Rowan Gibson writes an interesting piece on Blogging Innovation about what he terms “the Internet commodity trap”—the rampant free distribution of content, authorized and otherwise, that is causing a great deal of disturbance in business.
Gibson first brings up the problem of e-book copying.
I remember talking to Kevin Kelly, co-founder of Wired magazine, back in 1995 about the future of the Web. He told me he viewed the Internet as a "planetary-sized copying machine" and added that "trying to stop copying on the Net is impossible."
As an example, he cites the way it only took a week from the publication of one of his books in Chinese translation to that book showing up on illicit Chinese download sites. He covers some of the ways the publishing industry is trying to deal with this copying.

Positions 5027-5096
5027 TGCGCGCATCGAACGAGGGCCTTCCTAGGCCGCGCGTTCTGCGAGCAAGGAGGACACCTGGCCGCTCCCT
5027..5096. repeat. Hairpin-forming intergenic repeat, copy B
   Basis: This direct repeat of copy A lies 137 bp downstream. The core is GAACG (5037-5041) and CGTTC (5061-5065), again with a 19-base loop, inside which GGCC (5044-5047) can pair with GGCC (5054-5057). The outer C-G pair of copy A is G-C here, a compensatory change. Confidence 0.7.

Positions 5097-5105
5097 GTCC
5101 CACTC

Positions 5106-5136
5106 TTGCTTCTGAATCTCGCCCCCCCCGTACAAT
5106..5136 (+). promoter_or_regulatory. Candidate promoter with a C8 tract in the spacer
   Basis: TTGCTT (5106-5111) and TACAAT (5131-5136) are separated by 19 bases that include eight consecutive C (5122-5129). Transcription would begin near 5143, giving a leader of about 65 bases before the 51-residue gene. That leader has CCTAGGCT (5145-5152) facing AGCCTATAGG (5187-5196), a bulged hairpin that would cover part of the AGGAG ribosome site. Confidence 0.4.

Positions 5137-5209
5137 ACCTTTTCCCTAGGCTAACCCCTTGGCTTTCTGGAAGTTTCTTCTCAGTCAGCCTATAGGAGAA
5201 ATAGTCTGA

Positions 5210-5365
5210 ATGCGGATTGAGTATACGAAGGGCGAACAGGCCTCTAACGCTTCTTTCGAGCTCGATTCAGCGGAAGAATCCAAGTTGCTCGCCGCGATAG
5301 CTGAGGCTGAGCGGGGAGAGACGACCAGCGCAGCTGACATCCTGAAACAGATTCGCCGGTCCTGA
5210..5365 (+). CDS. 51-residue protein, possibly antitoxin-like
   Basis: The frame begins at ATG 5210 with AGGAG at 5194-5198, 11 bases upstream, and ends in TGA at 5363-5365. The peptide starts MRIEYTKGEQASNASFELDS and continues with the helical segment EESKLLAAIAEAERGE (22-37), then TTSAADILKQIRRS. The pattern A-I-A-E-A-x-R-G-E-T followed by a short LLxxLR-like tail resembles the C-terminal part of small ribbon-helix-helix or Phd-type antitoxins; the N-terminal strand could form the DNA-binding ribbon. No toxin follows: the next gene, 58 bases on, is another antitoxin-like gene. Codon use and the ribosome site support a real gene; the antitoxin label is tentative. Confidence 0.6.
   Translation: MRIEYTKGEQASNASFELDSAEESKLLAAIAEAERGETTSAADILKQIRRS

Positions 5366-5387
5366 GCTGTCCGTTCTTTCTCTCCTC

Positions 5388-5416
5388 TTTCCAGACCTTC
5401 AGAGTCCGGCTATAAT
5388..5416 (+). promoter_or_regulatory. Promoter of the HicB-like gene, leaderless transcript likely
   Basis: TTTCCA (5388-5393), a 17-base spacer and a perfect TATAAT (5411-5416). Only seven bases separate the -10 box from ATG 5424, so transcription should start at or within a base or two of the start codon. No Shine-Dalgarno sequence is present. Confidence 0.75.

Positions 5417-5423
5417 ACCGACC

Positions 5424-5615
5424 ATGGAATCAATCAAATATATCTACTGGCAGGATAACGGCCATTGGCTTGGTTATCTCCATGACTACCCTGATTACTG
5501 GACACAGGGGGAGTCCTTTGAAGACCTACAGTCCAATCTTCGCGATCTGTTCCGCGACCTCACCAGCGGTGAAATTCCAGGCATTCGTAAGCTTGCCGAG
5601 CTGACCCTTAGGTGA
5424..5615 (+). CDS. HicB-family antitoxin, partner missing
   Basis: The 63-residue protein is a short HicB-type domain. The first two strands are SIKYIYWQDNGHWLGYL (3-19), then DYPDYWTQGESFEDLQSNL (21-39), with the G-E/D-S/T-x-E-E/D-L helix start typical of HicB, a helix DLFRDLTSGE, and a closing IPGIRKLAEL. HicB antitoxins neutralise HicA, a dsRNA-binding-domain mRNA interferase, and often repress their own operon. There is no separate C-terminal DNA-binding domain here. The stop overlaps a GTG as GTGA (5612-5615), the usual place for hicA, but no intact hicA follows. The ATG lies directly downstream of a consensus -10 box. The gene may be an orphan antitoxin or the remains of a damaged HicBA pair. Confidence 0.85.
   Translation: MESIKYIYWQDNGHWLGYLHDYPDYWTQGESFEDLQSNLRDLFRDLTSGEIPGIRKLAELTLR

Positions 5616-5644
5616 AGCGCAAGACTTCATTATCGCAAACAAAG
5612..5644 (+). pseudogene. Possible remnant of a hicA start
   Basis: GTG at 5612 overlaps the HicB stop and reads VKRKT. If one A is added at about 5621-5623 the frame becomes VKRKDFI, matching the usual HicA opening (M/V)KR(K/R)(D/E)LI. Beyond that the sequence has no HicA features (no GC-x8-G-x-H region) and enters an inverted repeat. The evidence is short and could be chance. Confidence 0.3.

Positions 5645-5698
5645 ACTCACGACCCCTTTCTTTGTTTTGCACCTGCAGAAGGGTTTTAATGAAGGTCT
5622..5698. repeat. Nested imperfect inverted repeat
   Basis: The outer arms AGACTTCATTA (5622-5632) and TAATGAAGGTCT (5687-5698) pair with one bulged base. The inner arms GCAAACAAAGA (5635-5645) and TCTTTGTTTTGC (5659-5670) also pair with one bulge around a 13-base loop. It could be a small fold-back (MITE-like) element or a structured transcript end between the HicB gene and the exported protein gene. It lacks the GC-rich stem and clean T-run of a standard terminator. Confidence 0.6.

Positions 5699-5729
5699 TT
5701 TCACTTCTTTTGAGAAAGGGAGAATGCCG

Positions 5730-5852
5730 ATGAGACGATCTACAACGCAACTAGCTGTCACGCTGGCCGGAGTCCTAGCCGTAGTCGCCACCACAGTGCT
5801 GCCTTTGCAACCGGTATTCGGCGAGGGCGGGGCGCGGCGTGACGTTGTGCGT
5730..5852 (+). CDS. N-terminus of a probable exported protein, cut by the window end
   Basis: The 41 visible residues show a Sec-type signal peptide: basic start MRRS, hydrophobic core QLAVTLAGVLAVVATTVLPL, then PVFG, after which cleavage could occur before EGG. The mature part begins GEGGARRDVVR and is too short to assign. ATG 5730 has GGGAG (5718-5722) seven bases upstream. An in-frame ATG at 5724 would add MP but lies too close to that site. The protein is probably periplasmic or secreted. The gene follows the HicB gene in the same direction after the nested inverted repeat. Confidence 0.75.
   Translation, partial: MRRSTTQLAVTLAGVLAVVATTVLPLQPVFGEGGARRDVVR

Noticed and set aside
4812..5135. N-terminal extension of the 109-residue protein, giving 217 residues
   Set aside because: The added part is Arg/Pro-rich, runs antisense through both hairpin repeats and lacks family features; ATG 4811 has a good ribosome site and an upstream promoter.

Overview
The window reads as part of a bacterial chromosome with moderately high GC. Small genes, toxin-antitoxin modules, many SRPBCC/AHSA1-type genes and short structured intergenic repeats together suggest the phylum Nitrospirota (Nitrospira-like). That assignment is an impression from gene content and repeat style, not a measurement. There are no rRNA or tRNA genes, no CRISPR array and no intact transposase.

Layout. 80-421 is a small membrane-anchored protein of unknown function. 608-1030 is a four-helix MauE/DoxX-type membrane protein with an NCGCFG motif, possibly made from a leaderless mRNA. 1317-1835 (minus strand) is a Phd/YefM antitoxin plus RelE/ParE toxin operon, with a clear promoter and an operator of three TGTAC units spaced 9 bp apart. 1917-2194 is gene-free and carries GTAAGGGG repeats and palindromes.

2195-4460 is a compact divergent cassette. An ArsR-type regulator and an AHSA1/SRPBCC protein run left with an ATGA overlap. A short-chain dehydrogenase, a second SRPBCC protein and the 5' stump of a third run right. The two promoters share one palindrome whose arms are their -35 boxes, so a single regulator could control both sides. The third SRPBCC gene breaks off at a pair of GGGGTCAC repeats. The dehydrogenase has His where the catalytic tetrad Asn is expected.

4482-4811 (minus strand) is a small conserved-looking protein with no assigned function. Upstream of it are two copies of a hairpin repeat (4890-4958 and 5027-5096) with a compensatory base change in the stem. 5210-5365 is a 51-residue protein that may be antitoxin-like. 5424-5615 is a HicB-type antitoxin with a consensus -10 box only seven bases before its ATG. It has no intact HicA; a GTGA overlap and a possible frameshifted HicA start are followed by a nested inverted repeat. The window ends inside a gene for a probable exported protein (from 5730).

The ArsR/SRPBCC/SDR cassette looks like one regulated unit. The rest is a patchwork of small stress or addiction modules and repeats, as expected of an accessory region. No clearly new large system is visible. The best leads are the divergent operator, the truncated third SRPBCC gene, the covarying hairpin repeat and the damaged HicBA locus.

“One option is to sell eBooks direct to customers, cutting out middlemen like distributors and retailers, and building a community around the books and authors.” Though Gibson does not mention Baen here, this is essentially what Baen is doing—and doing well. Another option is adding social-networking or multimedia “extras”.
Next he covers the music and newspaper industries, the former being disrupted by low-paying streaming services as well as illicit downloads, and the latter facing a loss in ad revenues as more readers move on-line. He looks at some of the ways these businesses are trying to adapt, including paywalls and micropayments.
Gibson concludes that the content industry’s only hope of survival is for businesses to figure out how to innovate and reinvent themselves in a form that can profit in this new environment. It is good to see someone recognizing that. So far, it seems as if most content providers think their only hope is in clinging to the old models for as long as possible, and getting laws passed to let them do so.